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Mathews Creed Review

If you have never had the privilege of touring the Mathews manufacturing facility in Sparta, Wis., you can catch a glimpse of their world-class machinery and capabilities by watching the "Introducing the Mathews Creed" video found on the company website. Among other things, you will witness state-of-the-art CNC machining and futuristic robotics.

Mathews is focused on the enjoyment and overall experience an archer is afforded when shooting one of its bows. The flagship Creed was created with a synergistic approach, meaning they brought together all of the top technologies from previous models into mechanical and aesthetic harmony. The Creed is outfitted with the SimPlex Solocam, split parallel limbs, super lightweight GeoGrid Lock riser, and much more.

Simplification

Mathews owner Matt McPherson says that single-cam bows are the most efficient and simplest cam system in the world. What Mathews calls Advanced Simplicity is aptly expressed by Leonardo da Vinci in one of my all-time favorite quotes: "Simplicity is the ultimate sophistication." It is a truly amazing accomplishment to advance a technology through a process of simplification.

To that end, the Creed's SimPlex cam system raises the bar on bow efficiency while producing a super smooth draw cycle and excellent arrow speeds on a comfortable, 7-inch brace height and 80 percent system letoff. Cam and idler wheel ride on stainless steel axles and sealed bearings for reduced friction and increased efficiency. Draw lengths from 26-30 inches, in half-inch increments,  are offered through separate cams.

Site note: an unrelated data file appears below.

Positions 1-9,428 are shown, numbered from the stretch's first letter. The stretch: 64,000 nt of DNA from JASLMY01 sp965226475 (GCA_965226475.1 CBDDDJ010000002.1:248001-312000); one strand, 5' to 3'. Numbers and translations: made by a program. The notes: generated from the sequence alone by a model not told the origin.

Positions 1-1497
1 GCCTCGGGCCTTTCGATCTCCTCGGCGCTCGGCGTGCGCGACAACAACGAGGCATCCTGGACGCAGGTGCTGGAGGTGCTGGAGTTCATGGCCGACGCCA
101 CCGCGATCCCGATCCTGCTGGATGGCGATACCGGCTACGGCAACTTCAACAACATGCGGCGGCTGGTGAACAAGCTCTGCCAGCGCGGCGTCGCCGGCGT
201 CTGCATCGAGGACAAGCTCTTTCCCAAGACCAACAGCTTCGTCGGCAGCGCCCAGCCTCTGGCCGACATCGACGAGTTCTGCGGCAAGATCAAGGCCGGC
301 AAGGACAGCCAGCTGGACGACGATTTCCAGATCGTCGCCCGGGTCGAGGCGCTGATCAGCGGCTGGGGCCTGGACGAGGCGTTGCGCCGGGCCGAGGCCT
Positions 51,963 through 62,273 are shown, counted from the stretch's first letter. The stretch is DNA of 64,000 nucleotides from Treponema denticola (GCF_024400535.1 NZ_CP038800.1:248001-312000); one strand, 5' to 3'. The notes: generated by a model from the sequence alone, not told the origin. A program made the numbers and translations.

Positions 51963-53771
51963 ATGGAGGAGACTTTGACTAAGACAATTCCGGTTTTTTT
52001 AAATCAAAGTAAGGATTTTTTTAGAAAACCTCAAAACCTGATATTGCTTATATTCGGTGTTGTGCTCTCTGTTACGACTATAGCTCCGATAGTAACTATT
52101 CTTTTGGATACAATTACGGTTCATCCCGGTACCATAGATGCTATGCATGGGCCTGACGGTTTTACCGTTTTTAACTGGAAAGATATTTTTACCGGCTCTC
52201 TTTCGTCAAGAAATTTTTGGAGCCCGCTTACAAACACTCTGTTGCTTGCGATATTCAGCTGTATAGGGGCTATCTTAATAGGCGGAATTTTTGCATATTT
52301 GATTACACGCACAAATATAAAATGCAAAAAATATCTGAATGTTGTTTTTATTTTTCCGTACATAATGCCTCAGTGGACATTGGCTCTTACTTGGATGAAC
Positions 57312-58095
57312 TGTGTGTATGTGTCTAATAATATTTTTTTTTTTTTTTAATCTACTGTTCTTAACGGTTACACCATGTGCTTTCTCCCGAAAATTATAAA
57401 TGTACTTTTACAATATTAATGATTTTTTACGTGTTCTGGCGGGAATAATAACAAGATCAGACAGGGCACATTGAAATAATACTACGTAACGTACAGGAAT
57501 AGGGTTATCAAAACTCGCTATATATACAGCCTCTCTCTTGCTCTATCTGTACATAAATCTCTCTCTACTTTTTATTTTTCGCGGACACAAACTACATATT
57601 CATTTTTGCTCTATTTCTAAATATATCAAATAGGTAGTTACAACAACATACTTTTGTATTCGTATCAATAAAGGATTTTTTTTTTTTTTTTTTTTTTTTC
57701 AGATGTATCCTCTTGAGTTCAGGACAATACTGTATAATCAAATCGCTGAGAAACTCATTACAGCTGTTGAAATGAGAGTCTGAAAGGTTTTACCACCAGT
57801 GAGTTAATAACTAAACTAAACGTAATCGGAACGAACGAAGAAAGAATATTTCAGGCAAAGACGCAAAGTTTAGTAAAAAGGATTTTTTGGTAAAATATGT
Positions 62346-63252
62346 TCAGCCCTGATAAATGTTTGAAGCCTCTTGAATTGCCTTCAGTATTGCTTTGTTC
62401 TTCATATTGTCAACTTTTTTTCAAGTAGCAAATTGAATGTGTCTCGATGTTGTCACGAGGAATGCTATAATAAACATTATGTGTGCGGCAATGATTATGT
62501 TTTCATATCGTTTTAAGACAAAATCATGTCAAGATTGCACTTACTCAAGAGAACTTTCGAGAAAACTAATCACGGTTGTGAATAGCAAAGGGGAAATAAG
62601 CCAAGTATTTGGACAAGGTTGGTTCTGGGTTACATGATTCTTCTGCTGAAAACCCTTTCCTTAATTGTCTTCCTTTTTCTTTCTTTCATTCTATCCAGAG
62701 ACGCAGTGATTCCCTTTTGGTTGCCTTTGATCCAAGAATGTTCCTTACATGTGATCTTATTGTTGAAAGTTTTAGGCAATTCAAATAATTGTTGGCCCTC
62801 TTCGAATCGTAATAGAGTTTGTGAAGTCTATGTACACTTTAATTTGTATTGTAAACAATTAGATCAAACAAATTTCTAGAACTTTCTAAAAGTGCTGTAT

Unification

The Creed's riser serves to unify many of the technologies and features showcased on this new rig. First, the riser itself is a feature with GeoGrid Lock structure, which uses interlocking bridges in a pattern that flows with the Creed's contour to build strength and stiffness while eliminating excess material.

Another riser-based benefit is offered by the company's Reverse Assist Roller Guard, which gets part of its name from the position of the cables on the rollers. Rather than placing the cables in the typical position under the rollers, Mathews reverses the position of the cables, placing them over the rollers and closer to the archer where they are held in position by the system's tension.

Unlike typical roller guard systems that get tighter and tighter as the bow is drawn, this configuration decreases tension, resulting in less torque and a smoother draw.

The one-piece Walnut SlimFit Inline grip is fitted to and blended with the riser for comfort and function. It sports a smooth finish, ergonomic contours and a comfortable size and angle. The polished wood allows the shooter's hand to repeatedly move into position without excess torque, and a distinctive layered line in the grip indicates the centerline of the bow, making initial setup and tuning easier.

Dulcification